Posted by: Rob Viens | June 1, 2013

Geologizing Around Minas

Darwin would continue to describe the birds he encountered in Uruguay, but for the next couple of days his focus seemed to turn “downward” – to the rocks. It seems only natural considering he was in a town named after mines.  On the 13th and 14th he wrote:

“In the evening arrived at a Pulperia North of the Rio Polanco. — it was my furthest point: its distance in a straight line from Maldonado is not much more than 70 miles; but this distance was much lengthened by our route.— I here saw what I wanted in the geology & in the morning returned to near our former sleeping place” (May 13)

“the country continues very much the same; it was about the Polanco more level & the hills less steep & there were a few trees about the rivers, chiefly of the willow kind.” (May 14)

Darwin’s descriptions in his geologic notebooks suggest that the rock around Minas was similar to the type of rock he has been seeing up and down the coast of South America – old metamorphic rocks of the continental shield. In particular he notes the presence of “pale & blue slate”, “fine white marble”, “imperfect gneiss”, and an abundance of “quartz” (possibly quartzite?) – all metamorphic rock.  As you can see from the geologic map below (which maps only the age of the rocks), the region around Minas is Precambrian in age (something Darwin would not have known in his time).

Geologic Map of Uruguay from

geologic map of Uruguay

The Precambrian is a geologic time period that encompasses more than 80% of the history of the Earth (ranging from its origin about 4.6 billion years ago, to the beginning of the Phaneozoic Eon about 545 million years ago).  That certainly covers a lot of ground! Research suggests that the rocks in this part of Uruguay are part of the Río de la Plata Craton and are between about 1700 and 1800 million years old – a little less than half the age of the Earth. The Río de la Plata Craton forms the foundation of a large part of Uruguay, however, it is only in the southern part of the country where it is exposed at the surface (what geologists call the “continental shield”).  In other areas it is covered by younger sedimentary and igneous rock (what we call a “continental platform”). For more on cratons and continental shields be sure to see Geologizing on the South American Craton.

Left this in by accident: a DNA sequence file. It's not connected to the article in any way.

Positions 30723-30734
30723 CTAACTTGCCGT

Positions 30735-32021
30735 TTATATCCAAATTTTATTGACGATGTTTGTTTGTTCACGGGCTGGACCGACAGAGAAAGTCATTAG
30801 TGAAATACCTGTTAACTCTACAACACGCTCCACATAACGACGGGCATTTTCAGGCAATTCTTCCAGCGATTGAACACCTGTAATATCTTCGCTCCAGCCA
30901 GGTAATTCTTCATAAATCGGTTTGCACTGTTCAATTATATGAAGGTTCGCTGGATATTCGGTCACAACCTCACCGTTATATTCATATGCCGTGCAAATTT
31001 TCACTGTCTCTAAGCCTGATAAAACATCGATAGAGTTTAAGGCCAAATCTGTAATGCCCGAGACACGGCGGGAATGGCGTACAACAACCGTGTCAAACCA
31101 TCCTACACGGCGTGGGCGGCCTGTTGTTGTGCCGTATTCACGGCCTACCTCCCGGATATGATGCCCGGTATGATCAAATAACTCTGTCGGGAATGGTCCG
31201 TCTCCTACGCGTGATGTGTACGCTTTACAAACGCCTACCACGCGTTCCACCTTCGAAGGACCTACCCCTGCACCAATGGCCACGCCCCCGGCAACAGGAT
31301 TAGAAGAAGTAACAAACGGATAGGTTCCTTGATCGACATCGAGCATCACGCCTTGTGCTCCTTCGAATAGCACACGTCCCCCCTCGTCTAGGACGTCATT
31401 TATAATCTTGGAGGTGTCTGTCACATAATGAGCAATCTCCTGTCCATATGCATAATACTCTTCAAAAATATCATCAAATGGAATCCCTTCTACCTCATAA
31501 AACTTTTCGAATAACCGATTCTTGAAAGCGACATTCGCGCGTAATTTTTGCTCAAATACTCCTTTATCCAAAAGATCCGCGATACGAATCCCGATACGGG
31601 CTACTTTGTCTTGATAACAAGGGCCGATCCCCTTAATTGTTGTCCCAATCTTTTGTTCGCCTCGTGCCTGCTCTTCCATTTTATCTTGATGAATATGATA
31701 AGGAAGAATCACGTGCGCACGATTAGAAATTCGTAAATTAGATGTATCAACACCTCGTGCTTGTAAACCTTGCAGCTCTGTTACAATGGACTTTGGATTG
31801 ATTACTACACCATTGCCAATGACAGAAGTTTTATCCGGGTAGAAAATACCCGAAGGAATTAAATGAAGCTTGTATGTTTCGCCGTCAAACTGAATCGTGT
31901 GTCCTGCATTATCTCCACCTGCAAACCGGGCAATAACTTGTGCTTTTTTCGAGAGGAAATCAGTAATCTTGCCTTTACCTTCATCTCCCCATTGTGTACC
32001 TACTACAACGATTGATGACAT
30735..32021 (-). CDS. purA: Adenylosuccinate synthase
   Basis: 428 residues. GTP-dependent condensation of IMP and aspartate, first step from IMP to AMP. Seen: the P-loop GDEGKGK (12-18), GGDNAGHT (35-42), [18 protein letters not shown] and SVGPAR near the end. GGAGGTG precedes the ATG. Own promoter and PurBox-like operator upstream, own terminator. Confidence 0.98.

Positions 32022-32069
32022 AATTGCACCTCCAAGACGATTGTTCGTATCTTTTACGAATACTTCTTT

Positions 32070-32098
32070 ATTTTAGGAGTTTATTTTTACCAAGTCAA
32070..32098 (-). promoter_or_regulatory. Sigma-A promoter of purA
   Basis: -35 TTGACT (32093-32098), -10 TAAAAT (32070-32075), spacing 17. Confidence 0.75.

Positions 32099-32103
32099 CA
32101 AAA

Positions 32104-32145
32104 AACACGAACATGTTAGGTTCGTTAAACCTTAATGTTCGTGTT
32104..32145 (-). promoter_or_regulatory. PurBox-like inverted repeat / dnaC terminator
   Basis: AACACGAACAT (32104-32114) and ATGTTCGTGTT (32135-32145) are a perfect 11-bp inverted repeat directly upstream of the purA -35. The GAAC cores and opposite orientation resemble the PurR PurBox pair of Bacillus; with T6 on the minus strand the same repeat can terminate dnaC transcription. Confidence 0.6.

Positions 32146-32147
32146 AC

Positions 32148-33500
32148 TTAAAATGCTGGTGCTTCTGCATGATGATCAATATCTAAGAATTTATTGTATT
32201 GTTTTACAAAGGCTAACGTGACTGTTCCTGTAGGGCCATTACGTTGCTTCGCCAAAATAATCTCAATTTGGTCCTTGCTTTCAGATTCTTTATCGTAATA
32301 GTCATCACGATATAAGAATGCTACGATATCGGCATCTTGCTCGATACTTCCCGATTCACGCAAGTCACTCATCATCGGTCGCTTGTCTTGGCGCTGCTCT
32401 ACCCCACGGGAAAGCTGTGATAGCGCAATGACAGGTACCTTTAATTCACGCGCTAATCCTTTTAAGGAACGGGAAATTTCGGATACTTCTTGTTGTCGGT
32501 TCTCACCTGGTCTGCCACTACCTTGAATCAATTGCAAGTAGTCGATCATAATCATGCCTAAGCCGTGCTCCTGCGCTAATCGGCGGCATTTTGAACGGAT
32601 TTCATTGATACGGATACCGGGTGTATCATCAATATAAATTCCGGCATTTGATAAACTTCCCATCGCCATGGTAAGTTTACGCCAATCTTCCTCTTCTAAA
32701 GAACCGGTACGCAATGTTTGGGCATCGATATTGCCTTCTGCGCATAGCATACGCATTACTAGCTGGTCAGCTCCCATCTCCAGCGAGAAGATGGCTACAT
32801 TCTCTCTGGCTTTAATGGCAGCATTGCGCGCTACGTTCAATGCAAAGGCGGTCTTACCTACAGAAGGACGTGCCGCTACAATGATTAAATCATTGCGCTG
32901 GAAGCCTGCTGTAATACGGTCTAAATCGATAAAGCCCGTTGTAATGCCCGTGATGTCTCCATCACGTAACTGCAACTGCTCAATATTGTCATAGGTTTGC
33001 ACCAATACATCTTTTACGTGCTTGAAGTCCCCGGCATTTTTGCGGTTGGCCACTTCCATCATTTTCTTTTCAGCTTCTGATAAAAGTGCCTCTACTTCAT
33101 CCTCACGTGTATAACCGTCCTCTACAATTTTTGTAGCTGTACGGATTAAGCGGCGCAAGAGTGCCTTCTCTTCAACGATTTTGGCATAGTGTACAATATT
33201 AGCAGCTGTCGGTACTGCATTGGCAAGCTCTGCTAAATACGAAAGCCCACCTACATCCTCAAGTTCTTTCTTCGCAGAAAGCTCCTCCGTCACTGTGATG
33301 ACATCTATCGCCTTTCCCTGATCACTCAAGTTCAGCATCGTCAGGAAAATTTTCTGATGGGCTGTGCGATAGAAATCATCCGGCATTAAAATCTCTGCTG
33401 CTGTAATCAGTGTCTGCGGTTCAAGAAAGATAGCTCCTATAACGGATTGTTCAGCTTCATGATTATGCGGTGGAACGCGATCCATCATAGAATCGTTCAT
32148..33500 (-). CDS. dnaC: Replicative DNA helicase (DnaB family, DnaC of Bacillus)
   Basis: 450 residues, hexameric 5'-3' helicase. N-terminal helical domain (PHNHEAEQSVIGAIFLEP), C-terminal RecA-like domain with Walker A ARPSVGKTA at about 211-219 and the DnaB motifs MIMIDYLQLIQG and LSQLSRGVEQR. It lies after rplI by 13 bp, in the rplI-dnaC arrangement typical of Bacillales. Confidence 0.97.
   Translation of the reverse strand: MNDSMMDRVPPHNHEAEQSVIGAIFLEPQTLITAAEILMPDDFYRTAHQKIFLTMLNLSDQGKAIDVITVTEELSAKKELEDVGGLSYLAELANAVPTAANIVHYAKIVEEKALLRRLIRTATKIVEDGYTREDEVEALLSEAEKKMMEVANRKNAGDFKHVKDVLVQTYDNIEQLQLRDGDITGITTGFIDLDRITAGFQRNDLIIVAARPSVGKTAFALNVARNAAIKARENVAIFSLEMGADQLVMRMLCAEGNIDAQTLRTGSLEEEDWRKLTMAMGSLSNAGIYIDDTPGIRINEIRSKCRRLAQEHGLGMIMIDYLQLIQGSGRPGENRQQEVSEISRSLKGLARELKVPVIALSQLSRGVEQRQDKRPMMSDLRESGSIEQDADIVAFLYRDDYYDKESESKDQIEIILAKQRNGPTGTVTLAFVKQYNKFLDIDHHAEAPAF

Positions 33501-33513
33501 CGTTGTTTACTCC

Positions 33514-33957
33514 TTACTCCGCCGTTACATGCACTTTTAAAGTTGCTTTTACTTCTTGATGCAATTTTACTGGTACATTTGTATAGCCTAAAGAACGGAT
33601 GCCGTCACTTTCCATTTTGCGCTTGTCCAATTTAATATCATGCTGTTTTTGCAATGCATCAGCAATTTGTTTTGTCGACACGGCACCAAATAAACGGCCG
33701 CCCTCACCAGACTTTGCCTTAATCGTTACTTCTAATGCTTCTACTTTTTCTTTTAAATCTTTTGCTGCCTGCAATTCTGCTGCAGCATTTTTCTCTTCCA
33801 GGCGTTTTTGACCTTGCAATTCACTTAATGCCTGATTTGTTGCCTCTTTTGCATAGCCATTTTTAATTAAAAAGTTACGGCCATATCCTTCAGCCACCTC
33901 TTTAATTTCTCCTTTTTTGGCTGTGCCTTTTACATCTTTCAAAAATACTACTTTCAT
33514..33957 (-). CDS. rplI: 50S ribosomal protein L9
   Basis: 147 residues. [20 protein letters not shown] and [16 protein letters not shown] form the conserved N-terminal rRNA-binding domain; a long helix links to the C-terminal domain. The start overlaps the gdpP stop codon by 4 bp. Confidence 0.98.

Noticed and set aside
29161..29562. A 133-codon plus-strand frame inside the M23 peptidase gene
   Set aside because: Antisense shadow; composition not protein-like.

On a side note, Darwin also mentions the geologic reason that the town is called Minas:

“A few years since Gold mines were opened in several places, in these mountains from the very small quantities found. the works have ceased. … I believe Las Minas takes its name from some gold found in alluvial beds.” (Geological Notebooks)

Whenever you have miners, geologists and cowboys you can be sure that trouble is afoot.  Apparently this stereotype (at least through Darwin’s European filter) help true in Uruguay, too:

“In the evening I saw rather a curious scene: an old Paraguay man, who had been our guide in the morning, got very drunk, & being offended at a man present was drawing his knife under his poncho; a Gaucho who sat by him knew what he was about & stopped him, & took his knife from him. — After this, to frighten the old gentleman, the others in jest pretended to stab him. — the method with which they dashed across the room, struck him upon the heart & then sprang out of the door, showed it to be the result of practice, at least in them.— The only manner of fighting amongst the Gauchos is thus stabbing each other; & this little scene showed me very plainly the way in which it takes place. I wear a large clasp-knife, in the manner of sailors fastened by a string round my neck; I had often noticed that the Gauchos seemed to think this practice of confining the knife very strange.” (May 14)

The next few days would find Darwin waiting out the weather with his new knife-wielding friends… (RJV)

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